By Judith Burns
Science reporter, BBC News
At equinox, the rings turn edge-on to the Sun, reflecting almost no sunlight
Raw images of the moment Saturn reached its equinox have been beamed to Earth by the US Cassini spacecraft.
Scientists are studying the unprocessed pictures to uncover new discoveries in the gas giant's ring system.
Equinox is the moment when the Sun crosses a planet's equator, making day and night the same length.
During this time, the Sun's angle over Saturn is lowered, showing new objects and irregular structures as shadows on the otherwise flat plane of the rings.
Saturn's orbit is so vast that Equinox happens only once every 15 Earth years.
At the moment of equinox, the rings turn edge-on to the Sun and reflect almost no sunlight.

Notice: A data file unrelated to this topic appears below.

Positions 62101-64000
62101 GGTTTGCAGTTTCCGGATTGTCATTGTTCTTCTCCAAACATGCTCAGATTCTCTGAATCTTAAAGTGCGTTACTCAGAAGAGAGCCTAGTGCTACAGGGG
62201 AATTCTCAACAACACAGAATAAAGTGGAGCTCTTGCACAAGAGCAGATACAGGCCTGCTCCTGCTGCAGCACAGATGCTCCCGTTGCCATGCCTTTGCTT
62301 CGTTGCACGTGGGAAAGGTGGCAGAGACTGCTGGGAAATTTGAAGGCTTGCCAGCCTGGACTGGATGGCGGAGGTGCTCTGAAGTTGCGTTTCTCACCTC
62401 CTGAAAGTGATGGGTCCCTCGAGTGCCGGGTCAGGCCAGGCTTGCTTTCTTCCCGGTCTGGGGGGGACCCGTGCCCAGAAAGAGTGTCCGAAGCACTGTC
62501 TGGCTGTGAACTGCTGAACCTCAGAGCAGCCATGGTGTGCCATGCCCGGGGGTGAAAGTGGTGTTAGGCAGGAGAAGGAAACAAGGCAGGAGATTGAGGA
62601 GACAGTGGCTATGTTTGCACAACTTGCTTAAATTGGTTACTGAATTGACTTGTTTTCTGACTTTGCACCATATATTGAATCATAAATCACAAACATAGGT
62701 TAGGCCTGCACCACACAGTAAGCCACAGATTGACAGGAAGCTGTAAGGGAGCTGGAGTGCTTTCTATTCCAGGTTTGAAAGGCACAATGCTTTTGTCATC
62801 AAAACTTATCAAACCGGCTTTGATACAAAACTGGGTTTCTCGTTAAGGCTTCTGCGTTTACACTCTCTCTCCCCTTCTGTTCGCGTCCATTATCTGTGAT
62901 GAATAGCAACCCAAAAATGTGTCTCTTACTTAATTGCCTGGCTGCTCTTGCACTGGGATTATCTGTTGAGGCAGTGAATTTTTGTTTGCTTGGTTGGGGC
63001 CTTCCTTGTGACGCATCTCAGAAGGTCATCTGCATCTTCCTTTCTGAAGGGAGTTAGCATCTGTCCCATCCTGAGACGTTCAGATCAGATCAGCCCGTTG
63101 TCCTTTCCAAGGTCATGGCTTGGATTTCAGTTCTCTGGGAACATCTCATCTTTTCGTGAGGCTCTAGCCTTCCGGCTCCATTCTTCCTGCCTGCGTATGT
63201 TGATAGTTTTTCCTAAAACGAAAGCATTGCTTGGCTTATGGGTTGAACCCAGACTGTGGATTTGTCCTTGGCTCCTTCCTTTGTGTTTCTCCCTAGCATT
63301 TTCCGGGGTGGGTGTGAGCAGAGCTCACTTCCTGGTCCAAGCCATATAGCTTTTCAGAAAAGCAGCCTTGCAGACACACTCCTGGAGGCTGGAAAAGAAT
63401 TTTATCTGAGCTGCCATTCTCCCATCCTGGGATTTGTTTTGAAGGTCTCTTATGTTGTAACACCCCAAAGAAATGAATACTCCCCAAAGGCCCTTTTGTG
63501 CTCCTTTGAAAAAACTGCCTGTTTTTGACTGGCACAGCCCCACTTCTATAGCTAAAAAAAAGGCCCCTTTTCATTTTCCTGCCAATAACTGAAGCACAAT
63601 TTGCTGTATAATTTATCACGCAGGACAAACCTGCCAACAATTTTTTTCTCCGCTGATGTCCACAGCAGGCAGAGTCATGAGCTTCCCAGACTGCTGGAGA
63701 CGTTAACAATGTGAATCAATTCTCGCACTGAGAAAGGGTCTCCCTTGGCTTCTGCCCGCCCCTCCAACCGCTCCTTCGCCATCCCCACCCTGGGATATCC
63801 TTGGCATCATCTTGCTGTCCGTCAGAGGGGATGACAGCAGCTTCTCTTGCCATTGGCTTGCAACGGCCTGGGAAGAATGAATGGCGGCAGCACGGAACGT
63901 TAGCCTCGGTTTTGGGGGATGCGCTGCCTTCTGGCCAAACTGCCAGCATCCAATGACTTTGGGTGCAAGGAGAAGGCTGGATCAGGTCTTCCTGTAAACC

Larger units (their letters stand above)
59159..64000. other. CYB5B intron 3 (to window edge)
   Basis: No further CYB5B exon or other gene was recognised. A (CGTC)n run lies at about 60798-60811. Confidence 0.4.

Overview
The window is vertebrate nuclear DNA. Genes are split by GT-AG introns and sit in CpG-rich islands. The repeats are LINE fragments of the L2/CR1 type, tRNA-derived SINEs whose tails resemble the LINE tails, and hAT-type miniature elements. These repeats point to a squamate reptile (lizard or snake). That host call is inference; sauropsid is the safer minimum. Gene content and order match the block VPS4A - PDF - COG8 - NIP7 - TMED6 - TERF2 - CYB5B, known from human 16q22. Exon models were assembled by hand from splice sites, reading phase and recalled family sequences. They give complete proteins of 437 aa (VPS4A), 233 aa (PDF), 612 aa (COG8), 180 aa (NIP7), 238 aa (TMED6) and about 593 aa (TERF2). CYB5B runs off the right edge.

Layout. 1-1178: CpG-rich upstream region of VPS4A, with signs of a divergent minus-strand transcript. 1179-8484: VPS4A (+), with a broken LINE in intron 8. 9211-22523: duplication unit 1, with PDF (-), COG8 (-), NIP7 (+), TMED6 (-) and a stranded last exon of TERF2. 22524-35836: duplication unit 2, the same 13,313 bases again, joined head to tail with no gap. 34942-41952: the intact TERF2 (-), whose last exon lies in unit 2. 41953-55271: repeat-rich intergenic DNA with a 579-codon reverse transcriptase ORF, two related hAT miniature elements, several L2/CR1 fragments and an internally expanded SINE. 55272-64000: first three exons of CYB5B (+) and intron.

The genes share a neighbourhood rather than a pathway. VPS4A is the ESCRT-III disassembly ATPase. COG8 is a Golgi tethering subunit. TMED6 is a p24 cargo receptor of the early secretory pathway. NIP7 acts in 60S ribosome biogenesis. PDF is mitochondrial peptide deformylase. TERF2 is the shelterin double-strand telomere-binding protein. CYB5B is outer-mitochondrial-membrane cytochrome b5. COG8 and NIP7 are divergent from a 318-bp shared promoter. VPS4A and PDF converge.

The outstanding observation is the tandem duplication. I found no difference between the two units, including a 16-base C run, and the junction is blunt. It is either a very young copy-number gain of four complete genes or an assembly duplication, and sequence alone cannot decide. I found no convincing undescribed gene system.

This is the first equinox since 1994 and the first time there has been an observer, in the shape of the joint US and European spacecraft, Cassini.
In an email, Dr Carolyn Porco, leader of Cassini's imaging team, said the long-awaited images did not disappoint: "Even a cursory examination of them reveals strange new phenomena we hadn't fully anticipated.
"Over the next week or two, the [Cassini] imaging team will be poring over these precious gems to see what other surprises await us, and, as usual, we will announce what we have found as soon as we can."
Cassini was launched in October 1997 from Florida's Cape Canaveral Air Force Station. It arrived at Saturn in July 2004 to embark on a four-year mission of exploration around the planet and its moons.
The spacecraft is still operating well and has been re-programmed to carry out new tasks. Its current mission is to answer some of the questions raised by its earlier observations.